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BC-TX--Texas Enterprise Digest,ADVISORY, TX

August 30, 2018

Here is the list of enterprise stories in Texas. If you have questions, please call Texas News Editor Kim Johnson at 972-991-2100 or, in Texas, 800-442-7189.

For access to AP Newsroom and other technical issues, contact AP Customer Support at apcustomersupport@ap.org or 877-836-9477.



FOR USE Friday, Aug. 31, after 2:01 a.m. CDT:


Ports and ground terminals in nearly every state handle goods that are now or will likely soon be covered by import tariffs. Port executives worry that this could mean a slowdown in shipping that would have ripple effects on truckers and others whose jobs depend on trade. The Associated Press analyzed government data and found that from the West Coast to the Great Lakes and the Gulf of Mexico, at least 10 percent of imports at many ports could face new tariffs if President Donald Trump’s proposals take full effect. By David Koenig. SENT IN ADVANCE: 1,250 words, with photos.

MOVING on Monday, Sept. 3:


DALLAS — The need for long-term and specialized care to treat child sex-trafficking victims is increasing as the focus across the U.S. shifts from punishment to treatment. This past week, a residential facility in Texas began taking in girls amid a makeshift response nationwide to a growing population of child sex-trafficking victims. Twenty-four states and the District of Columbia have eliminated criminal liability for minors — with all but one state making the change since 2010. Experts say some other states are reluctant to follow suit due to lack of services for the children. By Jamie Stengle and Emily Schmall. UPCOMING: 780 words, photos.




Every case is unique, as is every jury. Experts say several factors seemed to stack up against ex-Texas police officer Roy Oliver this week when, in an extremely rare outcome, he was convicted of murder for a shooting that occurred while on duty. Criminal justice experts tell The Associated Press that fewer than 90 officers have been charged with murder or manslaughter for such shootings since 2005. Less than half were convicted or pleaded guilty to lesser charges. Even more rare is a guilty verdict on a murder charge: That has happened only five other times in the last 13 years in cases involving non-federal law enforcement officers — and four of those convictions were overturned, according to a Bowling Green State University criminologist. By Claudia Lauer. SENT: 870 words, with photos. SENT on Wednesday.


HOUSTON — Amid its ongoing recovery from Hurricane Harvey, the city of Houston announced Wednesday it’s been accepted to become a member of a global initiative designed to help cities become more resilient to events like natural disasters, as well as to socio-economic challenges faced by urban areas. Mayor Sylvester Turner said Houston has been accepted into the New York-based Rockefeller Foundation’s 100 Resilient Cities program. The program offers financial and logistical support to member cities to help them develop proactive plans to deal with shocks and stresses from both natural disasters and negative socio-economic trends like aging infrastructure and high unemployment. By Juan A. Lozano. SENT: 470 words. SENT on Wednesday.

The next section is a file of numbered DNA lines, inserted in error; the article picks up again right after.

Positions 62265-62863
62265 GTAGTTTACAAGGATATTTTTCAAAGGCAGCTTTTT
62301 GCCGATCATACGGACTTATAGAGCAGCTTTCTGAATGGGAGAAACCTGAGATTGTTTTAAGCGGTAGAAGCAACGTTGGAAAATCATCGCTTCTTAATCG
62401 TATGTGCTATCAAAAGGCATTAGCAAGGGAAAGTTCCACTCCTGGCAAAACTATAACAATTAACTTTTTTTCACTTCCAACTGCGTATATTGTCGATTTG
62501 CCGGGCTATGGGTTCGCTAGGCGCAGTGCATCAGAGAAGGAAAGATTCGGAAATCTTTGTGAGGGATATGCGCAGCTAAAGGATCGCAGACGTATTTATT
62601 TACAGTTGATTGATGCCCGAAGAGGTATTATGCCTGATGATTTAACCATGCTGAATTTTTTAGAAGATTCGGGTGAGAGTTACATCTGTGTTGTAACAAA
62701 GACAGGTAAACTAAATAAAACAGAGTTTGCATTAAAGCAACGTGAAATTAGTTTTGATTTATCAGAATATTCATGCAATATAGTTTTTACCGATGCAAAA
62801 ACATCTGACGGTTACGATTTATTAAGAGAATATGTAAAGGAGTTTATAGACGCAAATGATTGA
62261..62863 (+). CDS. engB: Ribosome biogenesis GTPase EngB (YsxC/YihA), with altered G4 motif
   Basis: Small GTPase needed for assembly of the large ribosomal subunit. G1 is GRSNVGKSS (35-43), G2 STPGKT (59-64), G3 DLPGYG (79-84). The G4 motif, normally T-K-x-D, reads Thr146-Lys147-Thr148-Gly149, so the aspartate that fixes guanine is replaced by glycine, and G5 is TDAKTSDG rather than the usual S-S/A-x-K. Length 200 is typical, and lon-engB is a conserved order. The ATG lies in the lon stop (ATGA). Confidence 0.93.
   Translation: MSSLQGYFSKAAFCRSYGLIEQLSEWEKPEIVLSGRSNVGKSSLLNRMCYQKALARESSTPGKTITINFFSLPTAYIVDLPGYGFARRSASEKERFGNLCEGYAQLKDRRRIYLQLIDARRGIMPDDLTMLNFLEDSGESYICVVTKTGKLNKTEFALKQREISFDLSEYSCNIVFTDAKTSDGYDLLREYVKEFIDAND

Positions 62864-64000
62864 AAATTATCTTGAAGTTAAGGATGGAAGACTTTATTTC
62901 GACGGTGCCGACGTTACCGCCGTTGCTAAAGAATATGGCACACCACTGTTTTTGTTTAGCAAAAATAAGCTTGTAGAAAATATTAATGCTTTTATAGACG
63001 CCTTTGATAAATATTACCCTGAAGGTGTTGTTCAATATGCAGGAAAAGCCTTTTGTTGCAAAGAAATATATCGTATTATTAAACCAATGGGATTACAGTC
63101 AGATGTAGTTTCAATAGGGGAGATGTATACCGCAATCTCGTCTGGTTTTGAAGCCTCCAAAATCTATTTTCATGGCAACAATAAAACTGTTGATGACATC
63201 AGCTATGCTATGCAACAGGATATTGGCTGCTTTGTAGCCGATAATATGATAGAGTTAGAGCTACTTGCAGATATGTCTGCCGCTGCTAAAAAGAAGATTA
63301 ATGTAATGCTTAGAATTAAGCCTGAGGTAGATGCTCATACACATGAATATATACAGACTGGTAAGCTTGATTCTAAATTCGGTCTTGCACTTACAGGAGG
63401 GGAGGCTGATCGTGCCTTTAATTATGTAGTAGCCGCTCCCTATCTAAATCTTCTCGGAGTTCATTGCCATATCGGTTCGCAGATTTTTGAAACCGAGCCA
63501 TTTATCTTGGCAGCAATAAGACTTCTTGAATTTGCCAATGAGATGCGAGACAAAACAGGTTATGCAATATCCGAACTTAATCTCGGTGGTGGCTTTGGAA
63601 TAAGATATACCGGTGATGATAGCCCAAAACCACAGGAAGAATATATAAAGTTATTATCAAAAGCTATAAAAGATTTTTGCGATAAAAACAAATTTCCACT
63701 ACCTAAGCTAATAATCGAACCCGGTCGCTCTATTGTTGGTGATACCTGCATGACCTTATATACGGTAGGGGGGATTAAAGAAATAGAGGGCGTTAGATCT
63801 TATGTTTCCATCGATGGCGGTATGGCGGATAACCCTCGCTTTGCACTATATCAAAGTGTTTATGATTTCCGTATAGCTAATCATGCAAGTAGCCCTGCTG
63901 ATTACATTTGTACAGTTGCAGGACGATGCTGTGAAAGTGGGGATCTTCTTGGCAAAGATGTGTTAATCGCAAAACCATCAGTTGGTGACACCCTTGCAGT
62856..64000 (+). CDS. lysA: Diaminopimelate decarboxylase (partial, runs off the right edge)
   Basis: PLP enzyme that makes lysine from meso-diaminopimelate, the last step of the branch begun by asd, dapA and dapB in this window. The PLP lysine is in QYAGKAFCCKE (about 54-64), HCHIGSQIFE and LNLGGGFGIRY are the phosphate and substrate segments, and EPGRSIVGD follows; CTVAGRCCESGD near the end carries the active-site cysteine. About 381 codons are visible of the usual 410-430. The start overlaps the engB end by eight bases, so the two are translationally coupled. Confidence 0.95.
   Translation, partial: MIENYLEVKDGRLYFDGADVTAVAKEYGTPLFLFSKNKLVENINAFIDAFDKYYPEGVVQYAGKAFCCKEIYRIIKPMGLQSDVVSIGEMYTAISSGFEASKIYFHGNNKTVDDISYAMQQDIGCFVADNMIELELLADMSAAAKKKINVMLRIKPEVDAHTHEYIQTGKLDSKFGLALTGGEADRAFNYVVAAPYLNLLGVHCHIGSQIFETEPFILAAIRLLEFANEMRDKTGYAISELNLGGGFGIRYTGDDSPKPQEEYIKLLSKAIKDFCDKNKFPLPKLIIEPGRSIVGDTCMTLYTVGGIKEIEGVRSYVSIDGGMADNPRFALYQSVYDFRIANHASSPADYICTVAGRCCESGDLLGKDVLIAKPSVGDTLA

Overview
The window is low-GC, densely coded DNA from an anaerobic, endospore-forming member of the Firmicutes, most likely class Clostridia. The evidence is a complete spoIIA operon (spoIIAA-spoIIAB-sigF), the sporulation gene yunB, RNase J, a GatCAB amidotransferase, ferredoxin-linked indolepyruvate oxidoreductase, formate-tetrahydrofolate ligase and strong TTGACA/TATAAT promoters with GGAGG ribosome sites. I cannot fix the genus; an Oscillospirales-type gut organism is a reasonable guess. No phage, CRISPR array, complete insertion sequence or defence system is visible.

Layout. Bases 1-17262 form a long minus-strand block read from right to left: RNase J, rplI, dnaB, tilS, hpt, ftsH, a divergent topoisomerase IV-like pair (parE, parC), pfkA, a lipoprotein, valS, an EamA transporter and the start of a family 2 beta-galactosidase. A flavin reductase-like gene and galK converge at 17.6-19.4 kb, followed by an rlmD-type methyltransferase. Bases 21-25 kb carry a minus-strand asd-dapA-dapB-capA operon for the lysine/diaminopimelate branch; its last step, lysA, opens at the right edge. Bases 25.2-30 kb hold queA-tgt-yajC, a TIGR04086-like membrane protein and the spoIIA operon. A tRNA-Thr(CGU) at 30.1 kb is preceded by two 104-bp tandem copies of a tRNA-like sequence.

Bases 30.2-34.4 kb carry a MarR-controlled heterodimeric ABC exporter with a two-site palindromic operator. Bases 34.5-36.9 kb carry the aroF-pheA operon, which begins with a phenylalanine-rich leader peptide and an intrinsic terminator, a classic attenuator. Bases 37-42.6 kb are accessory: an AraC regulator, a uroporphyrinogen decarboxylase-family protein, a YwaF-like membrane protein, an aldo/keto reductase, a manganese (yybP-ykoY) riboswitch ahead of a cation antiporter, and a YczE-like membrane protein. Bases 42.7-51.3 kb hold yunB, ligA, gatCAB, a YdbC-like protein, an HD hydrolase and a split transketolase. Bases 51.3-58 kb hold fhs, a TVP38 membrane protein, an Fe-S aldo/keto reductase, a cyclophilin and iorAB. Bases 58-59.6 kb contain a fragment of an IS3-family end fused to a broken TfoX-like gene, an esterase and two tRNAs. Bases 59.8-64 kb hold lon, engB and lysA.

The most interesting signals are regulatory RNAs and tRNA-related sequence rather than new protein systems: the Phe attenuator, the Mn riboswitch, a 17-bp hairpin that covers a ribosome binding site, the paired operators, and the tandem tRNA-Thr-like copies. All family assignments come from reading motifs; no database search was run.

NEW YORK — The political network created by the billionaire Koch brothers announced plans to support eight House Republicans on Thursday, pledging financial resources and activists to help re-elect several vulnerable congressmen deemed “principled” conservatives. The first wave of endorsements includes a handful of sometime-critics of President Donald Trump, particularly on immigration and spending. The candidates backed by the network’s political arm, Americans for Prosperity, include eight men from seven states: Reps. Rod Blum and David Young of Iowa, Dave Brat of Virginia, Ted Budd of North Carolina, Steve Chabot of Ohio, Will Hurd of Texas, Erik Paulsen of Minnesota and Peter Roskam of Illinois. By Steve Peoples. SENT: 560 words, with photo. SENT on Thursday.


CAPE CANAVERAL, Fla. — For the first time in 50 years, an astronaut-in-training is quitting NASA. Astronaut candidate Robb Kulin has resigned halfway through his two years of training at Johnson Space Center in Houston. NASA spokeswoman Brandi Dean said his departure is effective Friday and that he is leaving for personal reasons that the space agency cannot discuss due to privacy laws. Kulin was among 12 new astronauts chosen last summer from a record 18,300 applicants. By Marcia Dunn. SENT: 150 words, with photo. SENT on Tuesday.


Never get between a university and its trademarks. That’s the lesson dozens of people learn every year when they unwittingly provoke the wrath of big universities and the lawyers they hire to protect their mascots, slogans and logos. Records gathered by The Associated Press show that some major universities send their lawyers after even slight perceived threats to their brands, sending flurries of letters threatening legal action or trying to block new trademarks deemed too close to their own. By Collin Binkley. SENT: 960 words, with photos. SENT on Tuesday.